Behind Enemy Lines: Patriots-Bears (Pt. 2)

John Crist of Bear Report and Jon Scott of Patriots Insider take a close look at Patriots vs. Bears. Part 2 contains questions about the Bears including: Jay Cutler's abilities; The real impact of Julius Peppers; the Bears receivers and more...

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Jon Scott: Jay Cutler has been both hot and cold since arriving via trade from the Denver Broncos. What is the key to Cutler having a good game, as opposed to one of his meltdowns like we saw against the Redskins?

John Crist: Since he has every physical tool a quarterback could want at the game's highest level, he is capable of playing like a Pro Bowler provided that he is adequately protected and playing with a lead. However, if the pressure becomes unbearable and he's down double digits in the second half, Cutler sometimes lets his impatience get the best of him and makes decisions that can only make Bears fans scratch their heads. Although Chicago hasn't made a lot of big plays downfield during the current five-game winning streak, a streak that has seen its strong-armed signal caller play some of the best football of his career, coordinator Mike Martz has kept the offense on schedule by committing to the ground attack and Cutler has been fine with settling for short- and intermediate-range throws.

When asked why he isn't putting together the eye-popping numbers like he did when he was playing for Mike Shanahan in Denver, he's quick to point out that the Broncos never offered the brand of defense the Bears do this season.

JS: Speaking of new faces, Julius Peppers joined the revamped Bears defense this year after flirting with teams and claiming he'd like to play in a 3-4 defense. How big of an impact has Peppers made to Chicago's front seven, and is he better suited to this defense than, say, one in Pittsburgh or New England?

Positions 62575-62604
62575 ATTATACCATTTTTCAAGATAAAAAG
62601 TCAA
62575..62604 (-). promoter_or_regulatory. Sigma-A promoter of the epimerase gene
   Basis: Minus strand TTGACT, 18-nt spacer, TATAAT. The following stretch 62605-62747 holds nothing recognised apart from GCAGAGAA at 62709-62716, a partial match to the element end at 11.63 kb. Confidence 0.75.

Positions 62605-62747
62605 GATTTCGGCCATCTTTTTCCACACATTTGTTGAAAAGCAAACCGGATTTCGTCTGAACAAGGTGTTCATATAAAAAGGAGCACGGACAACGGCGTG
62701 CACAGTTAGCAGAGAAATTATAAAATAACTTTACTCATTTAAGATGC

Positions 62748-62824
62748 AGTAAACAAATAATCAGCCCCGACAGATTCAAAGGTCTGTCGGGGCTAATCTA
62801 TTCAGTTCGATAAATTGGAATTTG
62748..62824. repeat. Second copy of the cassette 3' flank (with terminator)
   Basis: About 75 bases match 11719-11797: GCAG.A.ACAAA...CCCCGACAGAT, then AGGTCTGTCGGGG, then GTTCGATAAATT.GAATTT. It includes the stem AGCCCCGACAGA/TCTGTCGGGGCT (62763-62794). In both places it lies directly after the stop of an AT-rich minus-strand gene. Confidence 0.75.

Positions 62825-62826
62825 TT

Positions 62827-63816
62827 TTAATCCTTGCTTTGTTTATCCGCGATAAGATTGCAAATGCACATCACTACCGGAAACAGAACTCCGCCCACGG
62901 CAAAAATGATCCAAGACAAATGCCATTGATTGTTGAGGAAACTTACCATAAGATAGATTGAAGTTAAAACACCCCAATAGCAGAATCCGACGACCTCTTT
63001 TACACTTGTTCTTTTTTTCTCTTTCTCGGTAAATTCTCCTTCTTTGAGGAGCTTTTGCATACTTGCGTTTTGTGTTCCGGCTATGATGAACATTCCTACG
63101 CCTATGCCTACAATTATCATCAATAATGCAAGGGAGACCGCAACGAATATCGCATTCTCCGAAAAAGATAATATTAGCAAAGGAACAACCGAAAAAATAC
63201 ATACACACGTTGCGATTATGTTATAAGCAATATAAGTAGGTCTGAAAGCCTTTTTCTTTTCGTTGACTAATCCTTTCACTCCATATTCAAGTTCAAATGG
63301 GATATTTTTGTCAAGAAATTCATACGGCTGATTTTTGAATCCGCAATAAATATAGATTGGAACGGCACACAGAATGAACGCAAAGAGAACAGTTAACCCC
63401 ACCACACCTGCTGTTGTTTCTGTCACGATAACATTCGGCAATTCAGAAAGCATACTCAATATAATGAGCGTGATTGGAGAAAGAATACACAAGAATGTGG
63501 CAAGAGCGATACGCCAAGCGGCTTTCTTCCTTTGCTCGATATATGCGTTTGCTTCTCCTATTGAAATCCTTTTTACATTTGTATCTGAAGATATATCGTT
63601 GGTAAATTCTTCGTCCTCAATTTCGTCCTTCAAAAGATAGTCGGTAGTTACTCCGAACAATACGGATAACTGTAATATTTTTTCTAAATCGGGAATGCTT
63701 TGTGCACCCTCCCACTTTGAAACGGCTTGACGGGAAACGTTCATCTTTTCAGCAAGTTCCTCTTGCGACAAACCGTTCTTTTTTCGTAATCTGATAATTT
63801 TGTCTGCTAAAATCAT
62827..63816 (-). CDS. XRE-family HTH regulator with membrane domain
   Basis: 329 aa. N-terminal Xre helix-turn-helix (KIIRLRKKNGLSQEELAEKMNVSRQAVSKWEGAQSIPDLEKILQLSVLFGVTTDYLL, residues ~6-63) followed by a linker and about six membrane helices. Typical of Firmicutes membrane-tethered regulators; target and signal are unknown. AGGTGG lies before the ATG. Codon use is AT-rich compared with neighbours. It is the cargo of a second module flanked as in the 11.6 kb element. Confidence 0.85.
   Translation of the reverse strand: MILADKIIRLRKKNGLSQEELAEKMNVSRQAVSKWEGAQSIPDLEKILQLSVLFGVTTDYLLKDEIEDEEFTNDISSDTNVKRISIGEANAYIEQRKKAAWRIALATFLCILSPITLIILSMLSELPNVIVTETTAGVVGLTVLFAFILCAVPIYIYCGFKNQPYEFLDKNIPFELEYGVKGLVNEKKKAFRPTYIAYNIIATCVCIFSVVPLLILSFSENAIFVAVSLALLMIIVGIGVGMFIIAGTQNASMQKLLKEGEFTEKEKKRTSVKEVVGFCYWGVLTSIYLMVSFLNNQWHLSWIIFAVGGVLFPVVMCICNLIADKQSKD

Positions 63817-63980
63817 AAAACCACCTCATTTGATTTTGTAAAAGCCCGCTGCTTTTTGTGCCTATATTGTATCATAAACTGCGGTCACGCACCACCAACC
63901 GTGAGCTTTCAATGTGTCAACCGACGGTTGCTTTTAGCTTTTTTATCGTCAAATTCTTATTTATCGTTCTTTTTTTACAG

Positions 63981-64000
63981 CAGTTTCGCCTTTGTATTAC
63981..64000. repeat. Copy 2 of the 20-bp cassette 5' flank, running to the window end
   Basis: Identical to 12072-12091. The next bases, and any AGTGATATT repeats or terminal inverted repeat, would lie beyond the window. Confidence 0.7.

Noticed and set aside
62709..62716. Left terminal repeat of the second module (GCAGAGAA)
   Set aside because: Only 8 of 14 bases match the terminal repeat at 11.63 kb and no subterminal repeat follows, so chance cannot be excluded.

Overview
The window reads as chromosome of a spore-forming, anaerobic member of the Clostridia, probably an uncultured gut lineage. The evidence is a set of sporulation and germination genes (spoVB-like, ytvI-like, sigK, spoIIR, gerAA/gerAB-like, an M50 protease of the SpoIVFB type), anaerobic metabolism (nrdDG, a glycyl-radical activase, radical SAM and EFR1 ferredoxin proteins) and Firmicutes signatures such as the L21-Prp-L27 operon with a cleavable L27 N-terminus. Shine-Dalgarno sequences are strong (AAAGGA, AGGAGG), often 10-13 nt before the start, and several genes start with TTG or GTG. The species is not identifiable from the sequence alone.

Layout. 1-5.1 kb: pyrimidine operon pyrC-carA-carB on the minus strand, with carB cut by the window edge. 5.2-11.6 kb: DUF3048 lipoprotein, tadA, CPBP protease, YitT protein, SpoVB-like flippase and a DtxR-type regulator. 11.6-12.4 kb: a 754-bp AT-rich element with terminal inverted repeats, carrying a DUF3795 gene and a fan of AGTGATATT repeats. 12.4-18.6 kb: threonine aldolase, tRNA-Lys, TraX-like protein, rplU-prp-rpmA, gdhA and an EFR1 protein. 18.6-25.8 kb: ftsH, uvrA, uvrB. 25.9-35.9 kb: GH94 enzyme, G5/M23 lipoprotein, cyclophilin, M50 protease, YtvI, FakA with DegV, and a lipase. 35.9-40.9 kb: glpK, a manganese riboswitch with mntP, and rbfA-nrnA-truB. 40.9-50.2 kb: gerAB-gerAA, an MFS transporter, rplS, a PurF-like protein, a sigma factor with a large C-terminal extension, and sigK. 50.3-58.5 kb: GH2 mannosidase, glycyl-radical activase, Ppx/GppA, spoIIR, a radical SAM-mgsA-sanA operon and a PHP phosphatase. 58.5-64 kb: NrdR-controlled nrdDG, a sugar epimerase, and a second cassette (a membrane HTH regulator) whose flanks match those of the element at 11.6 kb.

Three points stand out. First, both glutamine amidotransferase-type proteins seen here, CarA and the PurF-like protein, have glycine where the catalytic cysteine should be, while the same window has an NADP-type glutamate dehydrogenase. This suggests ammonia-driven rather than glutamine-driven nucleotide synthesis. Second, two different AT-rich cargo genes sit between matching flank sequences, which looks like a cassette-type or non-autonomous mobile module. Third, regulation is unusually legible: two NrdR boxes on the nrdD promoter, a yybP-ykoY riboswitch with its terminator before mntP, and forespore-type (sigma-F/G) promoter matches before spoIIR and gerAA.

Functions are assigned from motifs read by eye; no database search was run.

JC: Even more so than having a healthy Brian Urlacher holding down the fort at the middle linebacker position, Peppers is the single biggest reason why the Bears are near the top of most every important defensive category through 13 weeks. The stat sheet didn't do him any favors early, as he only recorded two sacks in his first nine games, but he was constantly getting pressure on the enemy passer and defended the run much better than perhaps even the Chicago coaching staff expected. His consistency is finally beginning to pay off, with Peppers being credited with five sacks in his last three games and perhaps joining the discussion for Defensive Player of the Year in the NFL.

With regard to the comment he made a year or two ago about possibly wanting to play outside linebacker in a 3-4, he told us the day he signed with the Bears that it was nothing more than a passing fancy, and it's probably just more evidence of how badly he wanted out of Carolina.

JS: It's the late part of the season where injuries, concussions and other bumps and bruises call for roster changes at crucial times for teams. How have injuries impacted the Bears season so far, and who has stepped up to fill in for the team?


G Chris Williams
Scott Boehm/Getty

JC: It's hard to describe how fortunate the Bears have been on the injury front so far this year, so much so that coach Lovie Smith is being asked about it by reporters from other teams during his Wednesday conference calls. The only player of note stuck on injured reserve is Hunter Hillenmeyer, who is nothing more than a backup linebacker and special-teams contributor at this point of his career, and the lone starter that won't be available Sunday at Soldier Field is linebacker Pisa Tinoisamoa, who had a knee scope just the other day.